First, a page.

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Junior speaks fluent Assyrian with mom at home

Junior+Sara+Isaac%2C+held+by+her+mother%2C+is+one+of+a+handful+of+studetns+at+Shores+who+speak+multiple+languages.+Isaac+who+is+from+Iraq%2C+speaks+four+languages.+%28courtesy+photo%29
Junior Sara Isaac, held by her mother, is one of a handful of studetns at Shores who speak multiple languages. Isaac who is from Iraq, speaks four languages. (courtesy photo)

Junior Sara Isaac, held by her mother, is one of a handful of studetns at Shores who speak multiple languages. Isaac who is from Iraq, speaks four languages. (courtesy photo)

Junior Sara Isaac, held by her mother, is one of a handful of studetns at Shores who speak multiple languages. Isaac who is from Iraq, speaks four languages. (courtesy photo)

Emmalee Dykstra

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Most students at Shores will only get the chance to learn a second language during a class, which is required to graduate.

For junior Sara Isaac, this is not the case.

Isaac was born in Bakhdida, Iraq, where she grew up speaking Assyrian, her first language. Along with that, she speaks English, Arabic, and French.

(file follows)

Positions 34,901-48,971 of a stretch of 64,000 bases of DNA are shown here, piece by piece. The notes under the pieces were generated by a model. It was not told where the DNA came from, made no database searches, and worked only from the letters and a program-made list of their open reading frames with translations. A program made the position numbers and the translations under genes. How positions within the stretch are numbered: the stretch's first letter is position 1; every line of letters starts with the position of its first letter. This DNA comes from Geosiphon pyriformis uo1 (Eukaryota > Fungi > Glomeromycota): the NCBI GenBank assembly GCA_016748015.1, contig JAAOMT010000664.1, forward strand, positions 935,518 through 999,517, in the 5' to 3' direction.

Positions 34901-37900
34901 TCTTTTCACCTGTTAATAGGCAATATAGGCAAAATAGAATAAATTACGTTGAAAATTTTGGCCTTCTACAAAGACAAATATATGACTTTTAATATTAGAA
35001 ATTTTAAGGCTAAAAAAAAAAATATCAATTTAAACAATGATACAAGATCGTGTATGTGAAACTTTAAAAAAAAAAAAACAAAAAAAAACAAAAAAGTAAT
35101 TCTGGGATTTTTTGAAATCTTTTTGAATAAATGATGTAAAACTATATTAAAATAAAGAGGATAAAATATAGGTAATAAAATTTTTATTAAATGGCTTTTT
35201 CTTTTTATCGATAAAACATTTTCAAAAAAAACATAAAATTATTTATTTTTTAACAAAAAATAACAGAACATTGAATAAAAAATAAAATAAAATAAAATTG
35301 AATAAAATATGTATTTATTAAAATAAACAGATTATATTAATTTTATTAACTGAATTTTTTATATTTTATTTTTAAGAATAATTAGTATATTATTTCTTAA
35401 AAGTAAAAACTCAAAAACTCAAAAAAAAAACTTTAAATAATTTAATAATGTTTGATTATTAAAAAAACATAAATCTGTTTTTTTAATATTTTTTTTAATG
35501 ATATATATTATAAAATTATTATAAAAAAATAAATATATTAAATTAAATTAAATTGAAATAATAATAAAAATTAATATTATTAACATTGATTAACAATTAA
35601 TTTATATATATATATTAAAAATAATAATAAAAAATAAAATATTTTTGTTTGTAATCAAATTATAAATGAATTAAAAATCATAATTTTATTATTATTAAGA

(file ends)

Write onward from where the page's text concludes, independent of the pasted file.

When Isaac was 11 years old, her family decided to make the move to America.

“I came to America about five and a half years ago because my dad worked for the US Army as a translator. His boss told him that we should come here because education is so much better, and so we did,” Isaac said. “People think it’s because of the ‘bad environment,’ but it’s a completely different story; living there wasn’t bad. We just got lucky before all the bad stuff happened in our home town and so people think we ran away.”

Of the four languages she speaks, two are more prominent in her life.

“I mostly speak a mix of Assyrian and English at home, especially with my mom because she doesn’t understand a lot of English,” Isaac said.

Being bilingual, Isaac said, comes with benefits that not a lot of students at Shores can say they have.

“Being bilingual is very beneficial because I’m more likely to get into good jobs and I can also travel without being completely lost,” Isaac said. “Plus, I can speak it when I don’t want people knowing what I’m saying.”

Isaac is just one of about 60.6 million Americans who is bilingual. At Shores, there are a select few who get to share the same gift as Isaac.

“I also like being bilingual because it freaks people out when I speak Assyrian, and I love seeing the reaction on their faces,” Isaac said.

While it is all fun and games to see people’s faces when a language they don’t know is being spoken, Isaac said being bilingual is more than just showing it off to her friends; she does it to make a statement.

“I get bullied and made fun of for being bilingual and from another country sometimes, but it is usually the people who are less educated about culture, so I understand,” Isaac said. “They have a lot to learn.”

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